Journal of Resources and Ecology ›› 2014, Vol. 5 ›› Issue (4): 370-380.doi: 10.5814/j.issn.1674-764x.2014.04.013

• GIAHS • Previous Articles     Next Articles

Exploring Factors Affecting Farmers' Implementation of Wildlife-friendly Farming on Sado Island, Japan

NAKAMURA Satoshi1, TSUGE Takahiro2, OKUBO Satoru1, TAKEUCHI Kazuhiko3,4, USIO Nisikawa5,6   

  1. 1 Graduate School of Agricultural and Life Sciences, University of Tokyo, 1-1-1 Yayoi, Bunkyo-ku, Tokyo 113-8657, Japan;
    2 Faculty of Economics, Konan University, 8-9-1 Okamoto, Higashinada-ku, Kobe 658-8501, Japan;
    3 Integrated Research System for Sustainability Science, University of Tokyo 7-3-1 Hongo, Bunkyo-ku, Tokyo 113-8654, Japan;
    4 United Nations University, 5-53-70 Jingumae, Shibuya-ku, Tokyo 150-8925, Japan;
    5 Center for Toki and Ecological Restoration (CTER), Niigata University, Niibo-katagami, Sado 952-0103, Japan;
    6 Institute of Nature and Environmental Technology (K-INET), Kanazawa University, Kakuma-mati, Kanazawa 920-1192, Japan
  • Received:2014-09-17 Revised:2014-11-20 Online:2014-12-18 Published:2014-12-19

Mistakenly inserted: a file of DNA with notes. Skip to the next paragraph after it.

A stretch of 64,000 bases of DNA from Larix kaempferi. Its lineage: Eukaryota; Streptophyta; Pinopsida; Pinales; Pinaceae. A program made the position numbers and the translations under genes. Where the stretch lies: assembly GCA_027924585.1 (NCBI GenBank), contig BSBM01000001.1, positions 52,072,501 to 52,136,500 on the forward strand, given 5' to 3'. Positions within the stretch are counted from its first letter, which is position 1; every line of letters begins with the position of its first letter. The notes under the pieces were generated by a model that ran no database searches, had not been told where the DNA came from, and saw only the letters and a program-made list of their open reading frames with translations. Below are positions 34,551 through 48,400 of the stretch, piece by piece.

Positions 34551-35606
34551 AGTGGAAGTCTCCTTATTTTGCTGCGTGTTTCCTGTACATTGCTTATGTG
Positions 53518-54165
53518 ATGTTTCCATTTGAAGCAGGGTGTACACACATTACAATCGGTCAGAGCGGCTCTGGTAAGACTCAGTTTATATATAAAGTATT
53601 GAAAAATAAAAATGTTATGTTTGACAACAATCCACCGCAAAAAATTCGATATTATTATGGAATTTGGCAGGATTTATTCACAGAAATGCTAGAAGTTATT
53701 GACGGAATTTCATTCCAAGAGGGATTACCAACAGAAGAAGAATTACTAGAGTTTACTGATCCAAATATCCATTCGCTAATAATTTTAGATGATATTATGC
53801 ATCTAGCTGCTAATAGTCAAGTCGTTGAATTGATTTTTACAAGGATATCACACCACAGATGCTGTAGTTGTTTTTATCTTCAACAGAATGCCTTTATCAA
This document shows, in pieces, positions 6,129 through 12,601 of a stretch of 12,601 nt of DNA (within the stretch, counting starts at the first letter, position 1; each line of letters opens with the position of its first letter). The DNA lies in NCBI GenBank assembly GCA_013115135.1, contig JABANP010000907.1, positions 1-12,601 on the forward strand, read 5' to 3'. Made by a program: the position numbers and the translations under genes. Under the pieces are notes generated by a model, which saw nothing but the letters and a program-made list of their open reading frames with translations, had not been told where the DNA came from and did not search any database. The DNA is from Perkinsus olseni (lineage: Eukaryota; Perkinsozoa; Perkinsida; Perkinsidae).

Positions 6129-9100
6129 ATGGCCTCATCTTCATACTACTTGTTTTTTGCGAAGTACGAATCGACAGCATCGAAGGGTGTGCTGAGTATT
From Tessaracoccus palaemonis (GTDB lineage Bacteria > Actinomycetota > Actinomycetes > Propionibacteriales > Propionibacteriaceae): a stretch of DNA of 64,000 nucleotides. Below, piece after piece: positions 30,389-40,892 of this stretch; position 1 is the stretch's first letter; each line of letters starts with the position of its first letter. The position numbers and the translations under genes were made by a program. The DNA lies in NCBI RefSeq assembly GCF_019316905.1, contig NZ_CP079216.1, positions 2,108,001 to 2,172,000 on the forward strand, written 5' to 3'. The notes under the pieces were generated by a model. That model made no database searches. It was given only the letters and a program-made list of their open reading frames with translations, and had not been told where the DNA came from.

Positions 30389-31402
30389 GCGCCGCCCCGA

• Contact: USIO Nisikawa E-mail:usio@se.kanazawa-u.ac.jp

Abstract: Implementing wildlife-friendly farming (WFF) practices is a sound approach to sustain ecological restoration of farmland. The aims of the study were to explore factors affecting farmers' implementation of WFF practices on Sado Island, Japan and to consider the policy implications of disseminating such practices. All 5010 farming households on Sado Island, who are distributing rice to Japan Agricultural Cooperatives (JA), were surveyed. In total, 2231 households responded to the questionnaire (response 44.5%). By comparing the attitudes, beliefs, and attributes of non-certified versus certified farmers, we identified key factors affecting farmers' implementation of WFF practices. Compared with non-certified farmers, certified farmers: (i) showed a greater interest in biodiversity and the financial benefits of WFF; (ii) had a larger number of certified farmer friends; (iii) felt many more pressures and expectations from consumers, in particular; and (iv) were not hampered by bad labor or farmland conditions when implementing WFF practices. To further disseminate WFF practices in Sado, we suggest that the information on the effectiveness of WFF on paddy field biodiversity is used in public education, and opportunities for interchanging opinions are set up between non-certified and certified farmers, as well as between farmers and consumers.

Key words: environmentally friendly farming, theory of planned behavior, Globally-Important Agricultural Heritage Systems (GIAHS), crested ibis, eco-label